by Jason McDonald, Owner of FiLoLi Tea Farm (Mississippi)
It is my great pleasure to welcome everyone to the United States League of Tea Growers.
I was asked to write this to explain to growers how someone begins approaching universities about projects and grant funding. While I am no expert, I can explain what I did and give you some resources so that you can begin formulating a plan for your individual circumstances.
If you are not aware of the (CSREES) Cooperative State Research, Education, and Extension Service (http://en.wikipedia.org/wiki/Cooperative_State_Research,_Education,_and_Extension_Service), then you should familiarize yourself with this group and its various programs. CSREES’ mission is to “advance agriculture, the environment, human health and well-being, and communities” by supporting research, education, and extension programs at land-grant universities and other organizations it partners with. CSREES doesn’t conduct its own research; it provides funding and leadership to land-grant universities and competitively granted awards to researchers in partner organizations.
The Smith-Lever Act, which was passed in 1914, established the partnership between agricultural colleges and the USDA to support agricultural extension work. The act also stated that the USDA provide each state with funds based on a population-related formula. Today, CSREES distributes these so-called formula grants annually in cooperation with state and county governments and land-grant universities.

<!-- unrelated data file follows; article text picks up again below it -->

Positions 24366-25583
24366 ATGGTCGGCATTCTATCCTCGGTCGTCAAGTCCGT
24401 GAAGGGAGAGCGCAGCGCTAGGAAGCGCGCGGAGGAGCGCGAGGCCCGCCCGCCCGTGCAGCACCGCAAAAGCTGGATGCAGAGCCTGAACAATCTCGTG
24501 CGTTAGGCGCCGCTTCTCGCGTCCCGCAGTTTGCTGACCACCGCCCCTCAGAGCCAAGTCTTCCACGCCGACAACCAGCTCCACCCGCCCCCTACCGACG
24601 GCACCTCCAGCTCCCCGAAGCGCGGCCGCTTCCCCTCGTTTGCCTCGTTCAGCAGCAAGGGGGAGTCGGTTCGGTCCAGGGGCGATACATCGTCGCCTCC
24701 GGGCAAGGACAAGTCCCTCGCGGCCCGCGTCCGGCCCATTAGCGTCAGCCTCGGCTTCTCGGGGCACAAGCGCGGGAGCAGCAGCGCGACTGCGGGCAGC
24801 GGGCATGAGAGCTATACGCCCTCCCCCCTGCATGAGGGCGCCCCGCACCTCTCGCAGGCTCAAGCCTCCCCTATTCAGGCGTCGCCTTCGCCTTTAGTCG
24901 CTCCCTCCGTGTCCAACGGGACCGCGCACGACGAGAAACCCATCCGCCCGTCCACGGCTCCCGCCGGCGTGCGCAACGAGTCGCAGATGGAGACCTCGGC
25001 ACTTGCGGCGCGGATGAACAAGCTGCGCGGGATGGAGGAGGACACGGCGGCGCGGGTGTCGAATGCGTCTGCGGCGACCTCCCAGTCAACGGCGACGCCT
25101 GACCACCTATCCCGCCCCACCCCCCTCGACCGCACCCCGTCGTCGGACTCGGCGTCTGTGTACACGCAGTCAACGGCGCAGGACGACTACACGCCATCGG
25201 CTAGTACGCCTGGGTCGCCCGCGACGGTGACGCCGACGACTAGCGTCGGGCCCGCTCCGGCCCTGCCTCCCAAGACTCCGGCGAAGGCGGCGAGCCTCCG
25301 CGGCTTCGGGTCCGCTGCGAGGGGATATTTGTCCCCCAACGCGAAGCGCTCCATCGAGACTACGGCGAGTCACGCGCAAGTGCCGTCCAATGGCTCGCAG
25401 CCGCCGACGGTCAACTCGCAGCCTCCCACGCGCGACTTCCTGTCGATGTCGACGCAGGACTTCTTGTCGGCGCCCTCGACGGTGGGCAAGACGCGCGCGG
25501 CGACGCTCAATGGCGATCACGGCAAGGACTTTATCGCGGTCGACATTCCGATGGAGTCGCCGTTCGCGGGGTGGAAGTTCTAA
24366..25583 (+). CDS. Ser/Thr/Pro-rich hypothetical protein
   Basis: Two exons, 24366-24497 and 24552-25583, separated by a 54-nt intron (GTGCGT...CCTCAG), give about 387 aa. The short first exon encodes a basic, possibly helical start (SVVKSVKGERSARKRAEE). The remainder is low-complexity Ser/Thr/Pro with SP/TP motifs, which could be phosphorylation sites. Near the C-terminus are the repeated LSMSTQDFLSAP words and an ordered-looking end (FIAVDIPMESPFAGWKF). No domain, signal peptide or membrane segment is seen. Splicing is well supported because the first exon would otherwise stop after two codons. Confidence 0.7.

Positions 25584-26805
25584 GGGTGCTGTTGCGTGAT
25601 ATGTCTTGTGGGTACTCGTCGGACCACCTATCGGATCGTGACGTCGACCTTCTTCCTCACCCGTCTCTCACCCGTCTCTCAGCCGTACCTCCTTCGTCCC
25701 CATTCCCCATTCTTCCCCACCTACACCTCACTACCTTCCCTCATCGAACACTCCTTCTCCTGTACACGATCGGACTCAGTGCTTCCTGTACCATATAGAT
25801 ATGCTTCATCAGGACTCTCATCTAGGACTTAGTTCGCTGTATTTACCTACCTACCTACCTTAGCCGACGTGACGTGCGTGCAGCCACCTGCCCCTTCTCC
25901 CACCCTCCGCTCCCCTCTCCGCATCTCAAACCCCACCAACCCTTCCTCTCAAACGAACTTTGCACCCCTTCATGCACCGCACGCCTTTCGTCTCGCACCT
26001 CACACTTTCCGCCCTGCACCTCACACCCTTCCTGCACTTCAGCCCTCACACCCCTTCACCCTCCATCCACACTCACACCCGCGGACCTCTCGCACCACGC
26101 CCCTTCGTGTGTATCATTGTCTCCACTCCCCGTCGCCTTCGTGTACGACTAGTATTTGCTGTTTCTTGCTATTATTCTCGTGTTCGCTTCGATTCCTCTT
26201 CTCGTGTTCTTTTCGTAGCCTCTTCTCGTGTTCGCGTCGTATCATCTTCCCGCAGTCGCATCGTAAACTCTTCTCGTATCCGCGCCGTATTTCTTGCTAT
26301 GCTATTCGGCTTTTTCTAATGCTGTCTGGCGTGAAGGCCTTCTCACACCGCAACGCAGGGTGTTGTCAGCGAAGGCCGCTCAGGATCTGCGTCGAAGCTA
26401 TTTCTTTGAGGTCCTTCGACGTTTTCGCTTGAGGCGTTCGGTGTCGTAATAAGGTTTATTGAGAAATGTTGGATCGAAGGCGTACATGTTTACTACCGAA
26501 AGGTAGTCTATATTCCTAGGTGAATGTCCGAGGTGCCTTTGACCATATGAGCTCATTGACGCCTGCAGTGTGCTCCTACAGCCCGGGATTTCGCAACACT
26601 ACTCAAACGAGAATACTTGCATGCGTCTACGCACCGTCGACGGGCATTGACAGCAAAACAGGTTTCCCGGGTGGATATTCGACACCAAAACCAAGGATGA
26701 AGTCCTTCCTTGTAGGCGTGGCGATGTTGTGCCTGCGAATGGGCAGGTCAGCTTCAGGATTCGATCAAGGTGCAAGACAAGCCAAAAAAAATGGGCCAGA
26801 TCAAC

Traditionally, each county of all 50 states had a local extension office. This number has declined as some county offices have consolidated into regional extension centers. Today, there are approximately 2,900 extension offices nationwide. The list of universities with cooperative extension programs is listed at the website mentioned above.
Get to know your county agent because they are paid by the university to help you with anything and everything regarding land management, resource management, and agriculture and many other areas. They also will know professors at the university that can lend a helping hand and make onsite visits if necessary to address issues that may arise on the farm. They can also help coordinate grants with interested professors to further tea research similar to what I have done with Mississippi State University. Since everyone is facing different soils and climates, it will be imperative that every member begin research trials to help establish cultivars that are best suited for their situations. Since money is usually limited, this is an avenue that can cover the costs of research by getting assistance from the USDA in cooperation with the university in your state.
My future installments will cover the USDA and possible programs of benefit to the US League of Tea Growers and will also cover your local departments of agriculture and how they may help. I encourage you all to make an appointment to see your county agent as soon as possible and begin exploring what your university can offer.